Imposter Design Theory On Trial In Dover Case, Real Intelligent Design Still Not Discussed in Court
September 28, 2005
Harrisburg, PA – Building on the mischaracterizations of the first day’s witness, the ACLU continued to put an imposter version of intelligent design on trial in the second day of the Kitzmiller v. Dover trial.
“I know what intelligent design is, and it sure isn’t what they’re talking about in Harrisburg,” said Casey Luskin, the program officer for public policy and legal affairs for Discovery Institute. Discovery Institute is the nation’s leading think-tank researching intelligent design.
The second day of the Kitzmiller trial featured testimony from Dr. Kenneth Miller and various parents suing the school board. The questions and answers revealed the complete lack of understanding, and misrepresentation of intelligent design by the ACLU and their witnesses.
The ACLU spun out a fable that intelligent design is creationism repackaged some time in the last 20 years to get around court rulings against creation science. Yet, Intelligent design as a counter-argument to Darwin's theory dates back to the 1890s at least, and the impetus for the modern theory of intelligent design came from the last several decades of discoveries in physics, biochemistry, genetics, and similar disciplines.
The ACLU use a straw man definition of intelligent design repeatedly saying the theory of intelligent design wasn’t scientific because it supposedly provides no positive evidence for design, but only negative critiques of Darwinism. Design scientists have noted that any time we know the cause behind something full of information, intelligent design played a causal role.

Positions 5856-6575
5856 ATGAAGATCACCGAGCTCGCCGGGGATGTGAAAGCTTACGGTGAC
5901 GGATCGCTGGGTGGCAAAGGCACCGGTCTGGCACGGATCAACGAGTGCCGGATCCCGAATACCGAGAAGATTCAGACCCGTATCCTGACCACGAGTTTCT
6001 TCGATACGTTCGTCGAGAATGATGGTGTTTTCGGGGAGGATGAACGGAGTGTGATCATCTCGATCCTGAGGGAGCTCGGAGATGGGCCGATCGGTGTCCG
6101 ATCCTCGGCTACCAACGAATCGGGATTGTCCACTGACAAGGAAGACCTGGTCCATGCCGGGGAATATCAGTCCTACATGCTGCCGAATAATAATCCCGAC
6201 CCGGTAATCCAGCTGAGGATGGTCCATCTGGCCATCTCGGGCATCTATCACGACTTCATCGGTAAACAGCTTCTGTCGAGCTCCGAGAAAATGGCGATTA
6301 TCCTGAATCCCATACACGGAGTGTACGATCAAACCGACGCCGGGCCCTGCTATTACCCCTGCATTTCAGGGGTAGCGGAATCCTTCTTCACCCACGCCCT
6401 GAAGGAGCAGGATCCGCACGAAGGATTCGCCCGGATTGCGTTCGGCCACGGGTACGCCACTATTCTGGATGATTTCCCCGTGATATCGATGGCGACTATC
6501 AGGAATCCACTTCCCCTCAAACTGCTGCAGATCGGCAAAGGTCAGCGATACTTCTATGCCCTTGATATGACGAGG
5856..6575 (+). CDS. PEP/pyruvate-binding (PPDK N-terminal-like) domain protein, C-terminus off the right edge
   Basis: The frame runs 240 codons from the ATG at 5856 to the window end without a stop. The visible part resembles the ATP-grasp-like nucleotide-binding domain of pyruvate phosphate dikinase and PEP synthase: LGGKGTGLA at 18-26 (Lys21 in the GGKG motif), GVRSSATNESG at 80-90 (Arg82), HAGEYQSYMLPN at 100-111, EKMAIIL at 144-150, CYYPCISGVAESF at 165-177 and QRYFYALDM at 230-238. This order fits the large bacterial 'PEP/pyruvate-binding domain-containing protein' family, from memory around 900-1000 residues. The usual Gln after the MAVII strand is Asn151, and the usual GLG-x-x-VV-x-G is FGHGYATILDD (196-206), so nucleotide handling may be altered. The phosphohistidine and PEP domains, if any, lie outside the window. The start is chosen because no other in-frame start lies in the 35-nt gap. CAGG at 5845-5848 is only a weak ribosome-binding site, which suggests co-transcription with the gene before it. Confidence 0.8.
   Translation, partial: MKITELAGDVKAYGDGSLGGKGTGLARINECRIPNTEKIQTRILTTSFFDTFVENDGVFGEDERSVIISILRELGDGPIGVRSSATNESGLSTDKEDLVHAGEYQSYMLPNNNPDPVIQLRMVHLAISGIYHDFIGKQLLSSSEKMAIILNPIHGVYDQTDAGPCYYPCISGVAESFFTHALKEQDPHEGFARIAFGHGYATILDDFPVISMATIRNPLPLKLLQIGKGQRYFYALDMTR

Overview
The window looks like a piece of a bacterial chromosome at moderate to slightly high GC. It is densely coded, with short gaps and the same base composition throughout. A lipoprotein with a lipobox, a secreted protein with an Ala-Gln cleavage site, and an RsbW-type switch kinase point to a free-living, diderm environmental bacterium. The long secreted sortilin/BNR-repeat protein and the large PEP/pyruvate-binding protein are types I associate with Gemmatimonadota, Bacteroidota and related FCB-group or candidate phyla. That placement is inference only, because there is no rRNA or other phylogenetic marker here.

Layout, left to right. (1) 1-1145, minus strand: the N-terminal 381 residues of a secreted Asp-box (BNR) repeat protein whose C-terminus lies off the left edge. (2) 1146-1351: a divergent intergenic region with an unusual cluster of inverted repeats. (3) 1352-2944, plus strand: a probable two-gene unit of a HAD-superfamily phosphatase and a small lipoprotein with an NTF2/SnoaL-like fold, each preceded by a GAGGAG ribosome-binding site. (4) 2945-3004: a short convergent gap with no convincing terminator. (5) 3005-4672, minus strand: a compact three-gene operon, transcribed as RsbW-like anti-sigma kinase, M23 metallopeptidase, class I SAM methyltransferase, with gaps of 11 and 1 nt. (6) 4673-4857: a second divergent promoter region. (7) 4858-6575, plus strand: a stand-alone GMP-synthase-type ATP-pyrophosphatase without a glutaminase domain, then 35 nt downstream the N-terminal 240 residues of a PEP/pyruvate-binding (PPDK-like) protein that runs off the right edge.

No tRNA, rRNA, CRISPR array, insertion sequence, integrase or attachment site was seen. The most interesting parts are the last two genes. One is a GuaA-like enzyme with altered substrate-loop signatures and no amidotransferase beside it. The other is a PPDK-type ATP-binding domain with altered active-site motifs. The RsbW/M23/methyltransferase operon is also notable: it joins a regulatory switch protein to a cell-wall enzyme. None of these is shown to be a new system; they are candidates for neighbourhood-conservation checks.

“Intelligent design offers a good deal of positive evidence,” said Luskin. “Design scientists make standard experience-based arguments, appealing to what we know about information rich systems like books and software programs.” Luskin noted that every time we know the cause behind information rich systems, intelligent design played a causal role.
The leading scientists and scholars researching and advancing the theory define intelligent design as: The theory of intelligent design holds that certain features of the universe and of living things are best explained by an intelligent cause, not an undirected process such as natural selection. Intelligent design theory does not claim that science can determine the identity of the intelligent cause.
“All intelligent design can do as a scientific theory is try to identify whether certain features of the natural world are the products of intelligence,” said Luskin. “We’re researching whether things were designed, not who the designer was.”
Discovery Institute Fellows will continue reporting on the trial at www.evolutionnews.org.
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